Marksmanship is a critical component of Police use of force training. Coaching new shooters and keeping serving officers sharp is an on-going challenge for firearms instructors. Most firearms instructor certification courses only spend a few hours on shooting diagnostics and how to work with struggling shooters. NLEFIA’s new Remedial Training & Coaching Specialist class takes current Law Enforcement Firearms Instructors to a new level of skill in coaching struggling shooters in critical marksmanship and practical shooting skills.

I was able to attend a Remedial Training & Coaching Specialist class conducted at Willapa Firearms Training in Raymond, Washington. I was not expecting the extreme challenge of this class. We spent the first morning in the classroom with an in-depth review of marksmanship and practical shooting. This laid the foundation for what was to come. There was a heavy dose of coaching techniques and best practices. We then covered dry fire techniques to diagnose issues and drills which can be conducted off of the range. Spoiler alert: stance, grip and trigger manipulation are key but anticipation of recoil is the biggest problem in shooting.

The class went into detail about vision issues. Many shooters have undetected vision problems which cannot be directly observed by the instructor using traditional methods. The most revolutionary part of the class were techniques to identify and correct these vision issues.

After lunch we headed to the range. The afternoon stared with a modified NLEFIA handgun qualification. This qual was shot completely with the gun in the non-dominant hand. I knew this was coming, but I was not prepared with how hard this simple 20 round course would be. I have trained with my non-dominant hand quite a bit but not that much using my dominant hand as a support hand firing with my non-dominant hand. I was humbled and instantly became a struggling shooter who could not pass a simple handgun qualification. Empathy mode enabled.

We split into shooter / coach teams. With a new attitude, we worked through a number of demonstrations which revealed some shooting truths about grip, stance, trigger manipulations and vision. Because we are learning to teach this, we were required to perform all these demonstrations ourselves. We were allowed to shoot these with our dominant hand.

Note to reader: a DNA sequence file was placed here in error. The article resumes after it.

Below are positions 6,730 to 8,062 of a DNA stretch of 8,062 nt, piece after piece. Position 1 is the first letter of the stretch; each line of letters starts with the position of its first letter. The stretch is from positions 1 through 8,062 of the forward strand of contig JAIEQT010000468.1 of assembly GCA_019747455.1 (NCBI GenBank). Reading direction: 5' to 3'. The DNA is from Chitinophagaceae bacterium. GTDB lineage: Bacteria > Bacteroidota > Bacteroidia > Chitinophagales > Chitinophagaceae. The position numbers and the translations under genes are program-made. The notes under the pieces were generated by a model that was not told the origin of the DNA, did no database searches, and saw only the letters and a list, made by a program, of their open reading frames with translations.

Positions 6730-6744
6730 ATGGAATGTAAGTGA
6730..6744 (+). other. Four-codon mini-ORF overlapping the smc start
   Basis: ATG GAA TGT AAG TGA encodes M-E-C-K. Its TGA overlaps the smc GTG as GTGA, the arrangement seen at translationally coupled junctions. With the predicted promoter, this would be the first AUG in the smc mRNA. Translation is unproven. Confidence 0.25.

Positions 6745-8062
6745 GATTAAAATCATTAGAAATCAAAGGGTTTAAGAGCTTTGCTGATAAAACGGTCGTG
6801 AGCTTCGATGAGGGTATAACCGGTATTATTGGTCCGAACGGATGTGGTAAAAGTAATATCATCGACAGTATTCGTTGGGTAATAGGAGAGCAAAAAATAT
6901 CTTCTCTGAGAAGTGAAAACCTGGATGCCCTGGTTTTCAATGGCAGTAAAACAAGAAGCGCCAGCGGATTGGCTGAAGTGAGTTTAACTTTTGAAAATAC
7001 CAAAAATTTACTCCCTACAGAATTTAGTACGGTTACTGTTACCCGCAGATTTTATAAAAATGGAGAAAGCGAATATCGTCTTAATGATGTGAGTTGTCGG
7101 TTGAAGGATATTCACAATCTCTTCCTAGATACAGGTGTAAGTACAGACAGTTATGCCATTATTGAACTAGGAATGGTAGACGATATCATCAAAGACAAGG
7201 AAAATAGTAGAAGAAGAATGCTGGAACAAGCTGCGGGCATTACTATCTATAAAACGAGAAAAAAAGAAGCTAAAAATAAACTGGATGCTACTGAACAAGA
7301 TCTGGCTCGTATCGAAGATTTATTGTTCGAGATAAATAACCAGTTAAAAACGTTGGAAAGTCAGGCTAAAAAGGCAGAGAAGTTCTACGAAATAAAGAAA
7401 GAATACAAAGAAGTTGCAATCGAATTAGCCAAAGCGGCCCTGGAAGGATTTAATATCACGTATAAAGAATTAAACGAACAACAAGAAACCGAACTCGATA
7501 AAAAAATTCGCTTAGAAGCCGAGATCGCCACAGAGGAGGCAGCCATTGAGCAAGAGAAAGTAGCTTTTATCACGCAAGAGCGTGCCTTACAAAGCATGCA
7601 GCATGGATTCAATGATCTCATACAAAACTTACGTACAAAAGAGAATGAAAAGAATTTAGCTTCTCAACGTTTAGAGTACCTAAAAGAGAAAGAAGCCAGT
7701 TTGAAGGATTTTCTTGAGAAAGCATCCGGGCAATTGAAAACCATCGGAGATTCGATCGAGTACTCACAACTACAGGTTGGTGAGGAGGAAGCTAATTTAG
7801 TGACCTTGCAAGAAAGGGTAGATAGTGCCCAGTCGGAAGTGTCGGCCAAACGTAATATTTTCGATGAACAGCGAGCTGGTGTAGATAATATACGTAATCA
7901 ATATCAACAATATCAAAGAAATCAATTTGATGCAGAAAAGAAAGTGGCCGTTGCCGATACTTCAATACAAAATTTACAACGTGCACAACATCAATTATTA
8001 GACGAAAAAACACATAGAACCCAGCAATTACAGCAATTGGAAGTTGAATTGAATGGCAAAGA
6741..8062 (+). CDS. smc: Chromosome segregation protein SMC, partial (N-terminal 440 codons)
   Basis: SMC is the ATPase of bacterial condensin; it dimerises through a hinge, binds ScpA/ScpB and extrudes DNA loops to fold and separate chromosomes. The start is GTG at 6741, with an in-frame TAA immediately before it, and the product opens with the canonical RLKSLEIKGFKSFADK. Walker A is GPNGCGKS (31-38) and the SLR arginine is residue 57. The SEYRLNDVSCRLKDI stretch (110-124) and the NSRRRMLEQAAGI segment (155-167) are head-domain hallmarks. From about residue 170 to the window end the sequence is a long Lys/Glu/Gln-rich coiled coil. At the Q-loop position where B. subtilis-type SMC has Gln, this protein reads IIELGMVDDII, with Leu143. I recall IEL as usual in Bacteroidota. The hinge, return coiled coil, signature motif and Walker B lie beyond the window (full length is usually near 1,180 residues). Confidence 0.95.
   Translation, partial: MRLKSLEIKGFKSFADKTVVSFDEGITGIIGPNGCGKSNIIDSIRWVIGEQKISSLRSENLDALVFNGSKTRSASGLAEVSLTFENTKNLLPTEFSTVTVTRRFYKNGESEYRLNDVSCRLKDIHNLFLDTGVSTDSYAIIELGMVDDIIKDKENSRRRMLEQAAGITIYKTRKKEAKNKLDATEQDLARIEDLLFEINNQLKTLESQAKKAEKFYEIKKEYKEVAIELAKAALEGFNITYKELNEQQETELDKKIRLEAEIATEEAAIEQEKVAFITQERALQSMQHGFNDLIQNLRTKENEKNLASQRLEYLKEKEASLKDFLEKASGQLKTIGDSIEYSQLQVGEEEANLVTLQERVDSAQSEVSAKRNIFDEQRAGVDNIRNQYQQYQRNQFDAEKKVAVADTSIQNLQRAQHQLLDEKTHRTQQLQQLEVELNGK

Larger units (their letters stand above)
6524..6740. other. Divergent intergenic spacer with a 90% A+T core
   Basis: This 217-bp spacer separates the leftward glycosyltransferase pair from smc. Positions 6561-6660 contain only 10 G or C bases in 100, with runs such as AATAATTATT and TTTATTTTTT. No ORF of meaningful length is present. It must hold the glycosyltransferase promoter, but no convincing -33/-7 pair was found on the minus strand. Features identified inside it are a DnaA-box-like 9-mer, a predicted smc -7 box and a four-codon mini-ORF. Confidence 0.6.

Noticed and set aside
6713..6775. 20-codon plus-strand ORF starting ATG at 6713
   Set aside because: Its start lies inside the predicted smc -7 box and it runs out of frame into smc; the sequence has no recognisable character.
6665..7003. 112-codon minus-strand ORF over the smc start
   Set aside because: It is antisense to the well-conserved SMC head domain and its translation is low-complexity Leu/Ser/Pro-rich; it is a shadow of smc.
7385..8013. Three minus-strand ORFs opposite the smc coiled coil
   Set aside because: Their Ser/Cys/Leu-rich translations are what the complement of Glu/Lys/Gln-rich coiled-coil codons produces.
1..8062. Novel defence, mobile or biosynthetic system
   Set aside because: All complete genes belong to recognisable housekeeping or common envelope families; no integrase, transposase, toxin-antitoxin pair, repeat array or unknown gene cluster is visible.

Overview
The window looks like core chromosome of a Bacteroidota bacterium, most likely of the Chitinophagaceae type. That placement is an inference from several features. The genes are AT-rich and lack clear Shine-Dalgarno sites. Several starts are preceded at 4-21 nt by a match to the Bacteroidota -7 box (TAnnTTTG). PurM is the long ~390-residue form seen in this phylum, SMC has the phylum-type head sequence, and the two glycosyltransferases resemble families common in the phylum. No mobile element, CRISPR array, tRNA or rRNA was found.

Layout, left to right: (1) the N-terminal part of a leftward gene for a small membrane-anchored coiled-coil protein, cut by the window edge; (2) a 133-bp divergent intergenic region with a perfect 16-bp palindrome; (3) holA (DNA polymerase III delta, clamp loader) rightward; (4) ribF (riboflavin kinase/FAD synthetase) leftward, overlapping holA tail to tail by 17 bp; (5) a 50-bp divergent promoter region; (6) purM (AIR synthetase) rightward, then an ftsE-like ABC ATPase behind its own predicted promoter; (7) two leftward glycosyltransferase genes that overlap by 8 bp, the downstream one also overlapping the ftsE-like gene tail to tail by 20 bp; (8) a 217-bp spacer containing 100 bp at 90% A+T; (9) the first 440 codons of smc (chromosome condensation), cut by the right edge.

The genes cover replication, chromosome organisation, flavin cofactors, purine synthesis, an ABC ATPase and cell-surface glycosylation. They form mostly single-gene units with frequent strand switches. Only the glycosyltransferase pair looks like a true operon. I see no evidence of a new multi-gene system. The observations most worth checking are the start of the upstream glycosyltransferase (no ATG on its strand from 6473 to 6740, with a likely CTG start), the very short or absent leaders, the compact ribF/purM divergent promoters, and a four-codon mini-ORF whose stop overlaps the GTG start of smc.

The zero confirmation drill came next checking the shooters accuracy, sights and fit with each hand. The shooter fired with the coach’s hand on the movement of the shooter’s forearm feeling the movement of ligaments and tendons looking for smooth press with out squeezing the grip. The coach the places his hand over the shooters trigger finger and fires a group. This exercise detects equipment problems while revealing anticipation issues.

We moved on to a series of drills which can be targeted to specific shooting problems. The idea is to have a mental library of drills to use in a tailored coaching session to address individual issues. It consisted of every coaching drill I have ever seen and a few new ones like the Balance of Speed and Precision drill. The day ended with precision work at 25 yards…two handed but with the non-dominant hand griping and puling the trigger.

Day two started on the range shooting practical shooting drills, still with the non-dominant hand. As shooter / coach teams, we worked on speed, multiple shots and one handed shooting. Most of us struggled pulling the trigger fast, but the drills built skills. The TPC three stripe Rhythm Drill was particularly helpful for me.

Shooting with the non-dominant hand makes most people cross dominant. This allowed students to experience cross dominance and apply the techniques taught to adapt. We all came away with a deeper understanding of coaching vision issues.